Microstructure and Mechanical Properties of A 1.4%C Ultra High Carbon Steel
1.4 %C ultra high carbon steel (UHCS) was prepared in order to study the structure of martensite transformation and mechanical properties. Ultra-fine spherical carbide and ultra-fine austenite grain size were obtained. A great deal of lath martensite was observed after quenching. The phenomenon does not agree with the traditional knowledge that the lath martensite would disappear when carbon content is in excess of 0.8% in austenite. The strength, fatigue properties and fracture toughness have been measured. A good combination of strength, toughness and fatigue properties come from fine and uniform distributed carbide particles and ultra-fine austenite grain size. Fracture strength increases by 48%, yield strength increases by 15% and plasticity keep the same comparing with that of hardened and tempered 40CrNiMo. The carbon content of ultrahigh carbon steels (UHCS) is in the range of 1.0-2.1% [1, 2]. Traditional heat treatments for normal steels will cause the microstructure of UHCS to be coarse and do not produce optimal properties. With controlled rolling and special heat treatment, UHCS can be in ferrite, pearlite, bainnite or martensite structures, which all have different mechanical properties. The yield stress of a 1.8%C, 1.6%Al ferrite UHCS can reach 1500MPa, which is much higher than that of high strength and plain alloy steels . The tensile strength of a 1.25%C-1.5%Cr pearlite UHCS can reach 1810Mpa and its elongation can be 18%. When it is treated into martensite, its compression strength reached to 4690Mpa and compression strain reached to 26% [1, 4], which is comparable to WC-12Co. Such good mechanical properties can be ascribed to the ultra fine grain sizes because of the undissolved carbide particles which resist growth of austenite grain during heating. Another reason could be the lath martensite structures. O.D.Sherby  had reported that there was a lot of lath martensite in quenched UHCS. The UHCS was considered not only as tool steels but also as good structure materials. Fracture and fatigue properties are important for structure materials. However, they have rarely been studied. The present paper is going to study the martensite structure and mechanical properties of a prepared 1.4% C UHCS.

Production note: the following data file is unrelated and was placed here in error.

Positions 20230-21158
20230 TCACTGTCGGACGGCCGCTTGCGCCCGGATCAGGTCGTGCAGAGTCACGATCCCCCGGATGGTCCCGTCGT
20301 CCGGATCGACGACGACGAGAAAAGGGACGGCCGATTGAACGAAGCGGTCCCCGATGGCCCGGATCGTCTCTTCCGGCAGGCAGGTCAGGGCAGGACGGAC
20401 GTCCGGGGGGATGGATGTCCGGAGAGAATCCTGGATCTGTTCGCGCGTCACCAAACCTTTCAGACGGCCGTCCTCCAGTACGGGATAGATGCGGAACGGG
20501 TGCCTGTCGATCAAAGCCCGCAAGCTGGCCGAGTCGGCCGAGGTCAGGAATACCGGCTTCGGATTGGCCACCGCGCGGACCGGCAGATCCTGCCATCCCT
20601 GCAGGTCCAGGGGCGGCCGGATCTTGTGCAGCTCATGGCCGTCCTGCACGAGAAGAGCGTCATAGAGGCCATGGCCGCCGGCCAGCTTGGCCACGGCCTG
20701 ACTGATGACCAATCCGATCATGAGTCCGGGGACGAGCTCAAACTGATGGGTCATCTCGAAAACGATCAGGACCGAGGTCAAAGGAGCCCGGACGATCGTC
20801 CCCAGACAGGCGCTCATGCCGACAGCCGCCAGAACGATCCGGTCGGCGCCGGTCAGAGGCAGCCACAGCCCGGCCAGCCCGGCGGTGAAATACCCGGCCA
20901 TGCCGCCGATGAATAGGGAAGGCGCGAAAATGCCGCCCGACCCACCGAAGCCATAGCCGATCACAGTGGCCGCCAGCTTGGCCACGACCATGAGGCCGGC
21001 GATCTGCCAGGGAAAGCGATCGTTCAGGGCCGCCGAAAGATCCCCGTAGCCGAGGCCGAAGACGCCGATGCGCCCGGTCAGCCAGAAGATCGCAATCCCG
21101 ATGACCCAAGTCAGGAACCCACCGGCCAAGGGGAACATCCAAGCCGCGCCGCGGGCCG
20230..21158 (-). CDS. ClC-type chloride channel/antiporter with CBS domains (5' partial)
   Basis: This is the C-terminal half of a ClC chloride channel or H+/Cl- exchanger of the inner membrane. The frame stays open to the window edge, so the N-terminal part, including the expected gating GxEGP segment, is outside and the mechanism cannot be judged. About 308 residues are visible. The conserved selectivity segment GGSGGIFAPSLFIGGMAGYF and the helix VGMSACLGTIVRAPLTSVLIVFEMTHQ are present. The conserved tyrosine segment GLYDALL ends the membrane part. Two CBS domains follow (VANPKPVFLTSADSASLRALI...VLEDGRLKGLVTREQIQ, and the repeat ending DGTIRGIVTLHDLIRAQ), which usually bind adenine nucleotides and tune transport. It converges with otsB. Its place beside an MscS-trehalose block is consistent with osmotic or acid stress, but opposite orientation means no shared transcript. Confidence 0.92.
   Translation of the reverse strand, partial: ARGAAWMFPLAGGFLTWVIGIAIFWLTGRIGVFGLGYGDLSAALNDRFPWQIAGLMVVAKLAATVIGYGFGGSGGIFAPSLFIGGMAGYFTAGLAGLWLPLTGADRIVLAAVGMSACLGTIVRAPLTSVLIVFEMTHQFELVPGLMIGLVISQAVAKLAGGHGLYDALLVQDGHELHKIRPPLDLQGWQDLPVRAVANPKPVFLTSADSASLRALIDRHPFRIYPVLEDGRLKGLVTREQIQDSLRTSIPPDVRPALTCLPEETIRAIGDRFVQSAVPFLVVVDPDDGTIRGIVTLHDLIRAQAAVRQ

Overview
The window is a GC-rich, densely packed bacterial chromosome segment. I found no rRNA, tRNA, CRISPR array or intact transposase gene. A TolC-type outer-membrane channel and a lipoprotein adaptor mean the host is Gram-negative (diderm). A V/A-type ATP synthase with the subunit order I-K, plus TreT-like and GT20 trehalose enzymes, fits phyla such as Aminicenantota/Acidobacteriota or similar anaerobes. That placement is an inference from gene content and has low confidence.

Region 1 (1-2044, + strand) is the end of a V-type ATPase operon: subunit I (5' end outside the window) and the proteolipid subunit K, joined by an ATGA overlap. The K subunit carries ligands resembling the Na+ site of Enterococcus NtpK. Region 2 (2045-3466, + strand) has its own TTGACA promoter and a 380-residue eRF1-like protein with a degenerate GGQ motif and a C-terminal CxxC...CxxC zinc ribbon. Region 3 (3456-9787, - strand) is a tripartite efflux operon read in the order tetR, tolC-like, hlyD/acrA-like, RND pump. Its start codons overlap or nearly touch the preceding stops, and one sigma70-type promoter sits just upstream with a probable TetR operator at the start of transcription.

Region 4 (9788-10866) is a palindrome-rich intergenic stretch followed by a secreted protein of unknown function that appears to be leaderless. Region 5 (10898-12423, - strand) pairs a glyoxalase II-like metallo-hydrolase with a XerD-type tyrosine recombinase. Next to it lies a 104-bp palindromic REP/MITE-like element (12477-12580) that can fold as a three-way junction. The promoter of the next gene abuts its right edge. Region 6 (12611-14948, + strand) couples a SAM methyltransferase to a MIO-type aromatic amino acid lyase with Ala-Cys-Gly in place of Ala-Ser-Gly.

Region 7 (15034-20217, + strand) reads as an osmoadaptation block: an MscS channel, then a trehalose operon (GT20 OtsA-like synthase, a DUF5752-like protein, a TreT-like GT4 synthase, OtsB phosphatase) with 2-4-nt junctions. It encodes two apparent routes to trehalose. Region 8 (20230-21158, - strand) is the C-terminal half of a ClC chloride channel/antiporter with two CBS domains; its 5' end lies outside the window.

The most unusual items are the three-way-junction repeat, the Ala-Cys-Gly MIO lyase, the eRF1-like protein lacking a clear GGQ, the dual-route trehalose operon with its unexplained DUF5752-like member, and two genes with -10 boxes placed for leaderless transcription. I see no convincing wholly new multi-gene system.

Young-Jin Kim, Dong-Ho Bae and Yun-Jae Kim
Y. N. Liu et al., "Microstructure and Mechanical Properties of A 1.4%C Ultra High Carbon Steel ", Key Engineering Materials, Vols. 297-300, pp. 1178-1182, 2005